Hydraulic fracturing (fracking) for natural gas has most often been framed as an environmental issue, but Grace Wildermuth says people stand to lose much more than our natural resources do. Real stakeholders don’t speak of “the” environment; rather, they focus on their environment, their interests and their rights. It’s personal for them, not some abstract concept.
A quick look at some of the headlines in our local newspapers would make one think northeastern Pennsylvania is turning into a wasteland and swimming in a local stream requires a hazmat suit. Headlines such as “Drilling Killing Water” and “Tracking Fracking Foul-ups” would have readers believe science has proven fracking causes water contamination, while the the stories themselves reveal a majority of contamination claims have been false.
Fortunately, scientific research has made it possible to more accurately identify pollution sources and dispense with these false claims but that hasn’t stopped headline writers from using incendiary language to convey messages counter to the facts of the stories they hype. Nonetheless, following a stream of such anti-gas headlines in the Scranton Times-Tribune recently, an encouraging article appeared on the front page of that same paper this past Sunday. Titled “Wealth Denied,” Steve McConnell’s article “got it.”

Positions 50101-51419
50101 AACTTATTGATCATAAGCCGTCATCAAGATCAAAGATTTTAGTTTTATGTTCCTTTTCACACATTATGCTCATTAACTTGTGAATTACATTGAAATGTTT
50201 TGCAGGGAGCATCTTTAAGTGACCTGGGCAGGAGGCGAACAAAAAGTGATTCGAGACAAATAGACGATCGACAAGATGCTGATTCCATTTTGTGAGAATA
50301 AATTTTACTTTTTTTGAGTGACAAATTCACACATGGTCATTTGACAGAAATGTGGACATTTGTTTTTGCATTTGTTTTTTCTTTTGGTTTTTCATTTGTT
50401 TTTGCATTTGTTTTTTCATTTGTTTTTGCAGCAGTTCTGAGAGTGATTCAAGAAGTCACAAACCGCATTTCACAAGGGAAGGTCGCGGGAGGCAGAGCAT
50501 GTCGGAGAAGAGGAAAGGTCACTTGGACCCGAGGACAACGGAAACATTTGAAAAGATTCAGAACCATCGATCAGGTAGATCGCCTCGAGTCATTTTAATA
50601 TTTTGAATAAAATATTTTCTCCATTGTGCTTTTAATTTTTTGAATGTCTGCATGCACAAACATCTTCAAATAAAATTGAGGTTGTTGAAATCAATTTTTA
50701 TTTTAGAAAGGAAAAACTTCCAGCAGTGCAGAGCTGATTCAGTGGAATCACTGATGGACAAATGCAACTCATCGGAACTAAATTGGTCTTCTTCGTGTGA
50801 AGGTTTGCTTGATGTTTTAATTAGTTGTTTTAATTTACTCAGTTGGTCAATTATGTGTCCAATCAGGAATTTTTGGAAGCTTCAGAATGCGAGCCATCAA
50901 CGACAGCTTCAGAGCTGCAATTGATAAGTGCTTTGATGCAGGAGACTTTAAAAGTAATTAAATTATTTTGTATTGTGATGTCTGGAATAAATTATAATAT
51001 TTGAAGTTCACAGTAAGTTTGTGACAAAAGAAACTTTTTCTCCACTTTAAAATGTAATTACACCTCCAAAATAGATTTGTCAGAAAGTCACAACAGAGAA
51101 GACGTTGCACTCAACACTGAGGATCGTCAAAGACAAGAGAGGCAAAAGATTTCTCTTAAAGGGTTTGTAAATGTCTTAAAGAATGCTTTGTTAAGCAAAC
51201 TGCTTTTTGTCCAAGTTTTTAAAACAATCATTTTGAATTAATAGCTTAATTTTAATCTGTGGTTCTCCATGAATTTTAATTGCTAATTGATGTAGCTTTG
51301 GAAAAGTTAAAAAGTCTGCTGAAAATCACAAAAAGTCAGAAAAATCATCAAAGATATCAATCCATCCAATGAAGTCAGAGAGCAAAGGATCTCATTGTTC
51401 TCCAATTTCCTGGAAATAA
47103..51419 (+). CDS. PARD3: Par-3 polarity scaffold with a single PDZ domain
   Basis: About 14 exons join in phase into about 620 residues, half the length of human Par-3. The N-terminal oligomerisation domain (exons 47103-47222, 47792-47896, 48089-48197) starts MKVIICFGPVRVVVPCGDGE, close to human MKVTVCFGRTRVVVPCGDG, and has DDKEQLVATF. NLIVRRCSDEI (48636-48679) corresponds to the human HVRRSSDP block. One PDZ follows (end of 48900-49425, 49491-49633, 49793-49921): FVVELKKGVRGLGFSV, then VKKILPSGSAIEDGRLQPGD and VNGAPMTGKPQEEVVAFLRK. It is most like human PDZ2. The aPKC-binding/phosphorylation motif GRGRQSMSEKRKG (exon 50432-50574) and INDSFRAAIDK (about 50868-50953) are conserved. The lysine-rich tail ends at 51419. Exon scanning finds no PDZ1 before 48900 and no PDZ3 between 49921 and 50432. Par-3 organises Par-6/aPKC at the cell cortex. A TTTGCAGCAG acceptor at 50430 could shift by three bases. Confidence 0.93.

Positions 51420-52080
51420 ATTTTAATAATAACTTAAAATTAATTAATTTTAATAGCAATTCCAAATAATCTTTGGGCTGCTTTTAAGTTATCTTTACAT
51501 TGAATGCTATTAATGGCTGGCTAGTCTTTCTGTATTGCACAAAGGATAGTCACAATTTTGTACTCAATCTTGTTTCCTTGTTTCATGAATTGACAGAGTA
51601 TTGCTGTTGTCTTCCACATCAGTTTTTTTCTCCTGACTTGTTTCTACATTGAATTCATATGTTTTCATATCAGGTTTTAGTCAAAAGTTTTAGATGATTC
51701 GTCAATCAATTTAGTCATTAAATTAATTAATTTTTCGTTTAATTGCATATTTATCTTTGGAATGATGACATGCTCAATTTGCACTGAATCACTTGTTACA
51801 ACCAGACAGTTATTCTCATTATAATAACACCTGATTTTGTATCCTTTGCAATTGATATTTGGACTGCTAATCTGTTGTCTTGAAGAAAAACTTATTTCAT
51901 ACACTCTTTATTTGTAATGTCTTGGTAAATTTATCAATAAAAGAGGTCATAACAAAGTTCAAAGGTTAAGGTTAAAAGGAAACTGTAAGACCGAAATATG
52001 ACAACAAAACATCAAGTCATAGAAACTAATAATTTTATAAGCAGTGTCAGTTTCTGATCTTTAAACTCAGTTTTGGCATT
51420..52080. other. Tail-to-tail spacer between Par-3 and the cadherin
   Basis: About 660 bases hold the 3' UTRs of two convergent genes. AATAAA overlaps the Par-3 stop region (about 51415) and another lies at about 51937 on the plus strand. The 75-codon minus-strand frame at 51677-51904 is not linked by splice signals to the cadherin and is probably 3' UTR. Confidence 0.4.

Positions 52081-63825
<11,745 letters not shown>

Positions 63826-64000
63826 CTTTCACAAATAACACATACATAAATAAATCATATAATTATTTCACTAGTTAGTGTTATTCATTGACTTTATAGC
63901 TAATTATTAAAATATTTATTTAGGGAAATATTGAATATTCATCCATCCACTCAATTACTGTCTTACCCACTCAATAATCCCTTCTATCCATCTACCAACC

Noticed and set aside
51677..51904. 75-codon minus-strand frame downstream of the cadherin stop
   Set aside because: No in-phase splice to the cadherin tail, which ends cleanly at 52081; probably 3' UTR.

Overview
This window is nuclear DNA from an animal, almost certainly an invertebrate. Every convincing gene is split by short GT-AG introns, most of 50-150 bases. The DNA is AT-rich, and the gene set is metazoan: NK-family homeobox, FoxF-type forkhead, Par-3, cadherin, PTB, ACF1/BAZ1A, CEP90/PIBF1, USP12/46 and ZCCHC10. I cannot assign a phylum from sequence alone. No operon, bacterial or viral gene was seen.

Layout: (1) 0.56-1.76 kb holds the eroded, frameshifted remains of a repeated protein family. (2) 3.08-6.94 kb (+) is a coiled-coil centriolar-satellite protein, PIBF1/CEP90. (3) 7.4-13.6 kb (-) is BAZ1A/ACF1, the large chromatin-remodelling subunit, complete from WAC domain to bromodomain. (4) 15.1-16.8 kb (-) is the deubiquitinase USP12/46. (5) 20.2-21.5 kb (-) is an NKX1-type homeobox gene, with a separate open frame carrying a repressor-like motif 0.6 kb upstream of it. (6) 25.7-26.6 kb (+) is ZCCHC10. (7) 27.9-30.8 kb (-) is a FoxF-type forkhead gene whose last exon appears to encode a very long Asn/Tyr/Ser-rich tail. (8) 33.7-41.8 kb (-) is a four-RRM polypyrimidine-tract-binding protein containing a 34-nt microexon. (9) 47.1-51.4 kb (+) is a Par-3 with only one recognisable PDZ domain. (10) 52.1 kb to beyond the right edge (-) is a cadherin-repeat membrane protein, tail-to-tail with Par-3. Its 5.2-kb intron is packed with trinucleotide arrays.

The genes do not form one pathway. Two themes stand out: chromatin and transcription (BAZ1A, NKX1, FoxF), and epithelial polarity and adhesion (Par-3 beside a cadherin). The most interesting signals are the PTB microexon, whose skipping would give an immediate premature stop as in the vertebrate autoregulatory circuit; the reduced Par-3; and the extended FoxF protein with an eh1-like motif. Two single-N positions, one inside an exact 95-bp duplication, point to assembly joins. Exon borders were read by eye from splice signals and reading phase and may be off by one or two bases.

McConnell’s interviews with Curt Coccodrilli, board member of the Northern Wayne Property Owners Alliance (NWPOA) and Bob Rutledge, President of NWPOA were priceless. Rutledge talked about feeling like a “second class citizen” as politicians trying to appease environmental groups seem to dispense with his needs and his opportunities.
This article was a welcome relief from the many pieces authored over the last few years by biased journalists who have given the landowner far too little attention. While the last few paragraphs provided an opportunity for pseudo-environmentalists to warn readers of the dangers of drilling for natural gas, their comments only revealed the compulsion these individuals have to put their concept of “beauty” before the interests of real people.